Medical Economics

Why Conservatives Should Fund Planned Parenthood

I know what you’re thinking about the title of this post: “Didn’t he mean defund Planned Parenthood?” No, you read the title right, I am going to make the argument that social conservatives should donate to and fund Planned Parenthood and similar organizations. The reason why? Because by funding Planned Parenthood, we can decrease the number of U.S. abortions. Now you’re thinking: “That makes absolutely no sense and he is totally crazy“. However, if we apply root cause analysis to U.S. abortions, it turns out to make perfect sense.

Sakichi Toyoda

Root cause analysis is the process that we use in hospitals to figure out why a medical error occurred in order to fix the root cause of that error. The father of root cause analysis was Sakichi Toyoda, a Japanese inventor and entrepreneur who invented the automatic power loom used in textile manufacturing. His company later evolved into the Toyota automobile manufacturing company. Sakichi Toyoda championed the 5 whys: when a manufacturing problem occurs, ask “why” five times to find the true source of the problem in order to correct it. The 5 whys are the basis of the principle of lean manufacturing, a method of improving production efficiency and are a key component of the Six Sigma manufacturing process improvement training program.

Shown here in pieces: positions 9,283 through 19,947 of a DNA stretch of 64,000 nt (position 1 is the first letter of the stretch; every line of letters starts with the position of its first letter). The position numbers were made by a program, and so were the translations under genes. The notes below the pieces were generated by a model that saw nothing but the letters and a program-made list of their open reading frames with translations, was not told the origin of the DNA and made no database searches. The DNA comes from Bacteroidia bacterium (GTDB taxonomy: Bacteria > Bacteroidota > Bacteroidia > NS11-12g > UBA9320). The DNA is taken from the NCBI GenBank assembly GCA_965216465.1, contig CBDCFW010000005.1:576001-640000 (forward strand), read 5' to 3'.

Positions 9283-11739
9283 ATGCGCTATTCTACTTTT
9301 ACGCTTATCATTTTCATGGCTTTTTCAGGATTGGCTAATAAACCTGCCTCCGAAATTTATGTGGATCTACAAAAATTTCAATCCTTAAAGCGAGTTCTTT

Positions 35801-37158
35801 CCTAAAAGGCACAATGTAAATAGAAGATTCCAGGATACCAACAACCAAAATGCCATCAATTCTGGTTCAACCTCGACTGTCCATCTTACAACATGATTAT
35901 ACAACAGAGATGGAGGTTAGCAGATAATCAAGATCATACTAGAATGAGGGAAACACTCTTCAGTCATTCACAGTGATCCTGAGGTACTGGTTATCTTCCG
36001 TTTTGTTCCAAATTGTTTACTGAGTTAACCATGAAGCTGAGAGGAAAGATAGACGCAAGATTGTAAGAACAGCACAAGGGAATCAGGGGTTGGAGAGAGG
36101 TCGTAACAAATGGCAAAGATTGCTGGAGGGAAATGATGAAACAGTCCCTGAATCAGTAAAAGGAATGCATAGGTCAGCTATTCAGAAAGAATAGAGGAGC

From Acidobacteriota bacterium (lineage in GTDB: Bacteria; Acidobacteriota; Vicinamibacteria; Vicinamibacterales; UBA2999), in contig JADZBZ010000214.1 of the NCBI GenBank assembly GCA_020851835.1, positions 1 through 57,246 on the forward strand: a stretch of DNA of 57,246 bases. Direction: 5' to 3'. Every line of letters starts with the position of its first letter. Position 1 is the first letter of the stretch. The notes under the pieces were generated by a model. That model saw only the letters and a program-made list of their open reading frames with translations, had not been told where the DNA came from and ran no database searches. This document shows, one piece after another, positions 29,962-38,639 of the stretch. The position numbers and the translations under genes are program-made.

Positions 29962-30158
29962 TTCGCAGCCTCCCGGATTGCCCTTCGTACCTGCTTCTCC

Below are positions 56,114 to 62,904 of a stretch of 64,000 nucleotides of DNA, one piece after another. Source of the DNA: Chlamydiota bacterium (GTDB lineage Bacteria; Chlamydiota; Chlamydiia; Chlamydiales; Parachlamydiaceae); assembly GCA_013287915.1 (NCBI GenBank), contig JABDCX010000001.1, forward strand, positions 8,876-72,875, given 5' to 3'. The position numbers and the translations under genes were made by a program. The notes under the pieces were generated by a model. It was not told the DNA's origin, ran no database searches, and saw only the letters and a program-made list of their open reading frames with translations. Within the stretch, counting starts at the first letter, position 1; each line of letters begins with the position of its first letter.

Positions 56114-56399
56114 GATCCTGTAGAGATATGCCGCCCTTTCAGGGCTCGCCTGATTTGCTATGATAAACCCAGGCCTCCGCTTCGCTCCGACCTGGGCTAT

A case study using the 5 whys

The best way to understand the 5 whys is by looking at an example of how we use the process in hospital quality control. Let’s take a hypothetical hospital that finds it has a very high rate of post-operative surgical infections. Now, let’s ask the 5 whys and see what the hospital’s solution would be if it stopped before getting to the fifth and last why:

If we only ask 1 why, then the hospital’s solution to the high post-operative wound infection rate would be to close down the operating rooms on Thursdays. This would be terribly unpopular with the surgeons and anesthesiologists who would see a 20% drop in their billable income. The surgery schedule will get backed up with the result that patients become unhappy because they have to wait a long time to get their surgeries. And the hospital’s financial margin would suffer as surgical revenue falls. So, let’s ask a second why:

In this case, Thursday is the day that all of the orthopedic surgeons do their knee replacement surgeries during the Thursday orthopedic surgery OR block time. But if the hospital stops doing knee replacement surgeries, the orthopedic surgeons will be irate because that is one of their primary surgical procedures. Patients will be irate because they will have to go to another hospital to get their knee replacements. And the hospital chief finance officer will be irate because the hospital makes more money on knee replacements than any other surgery. How about the third why: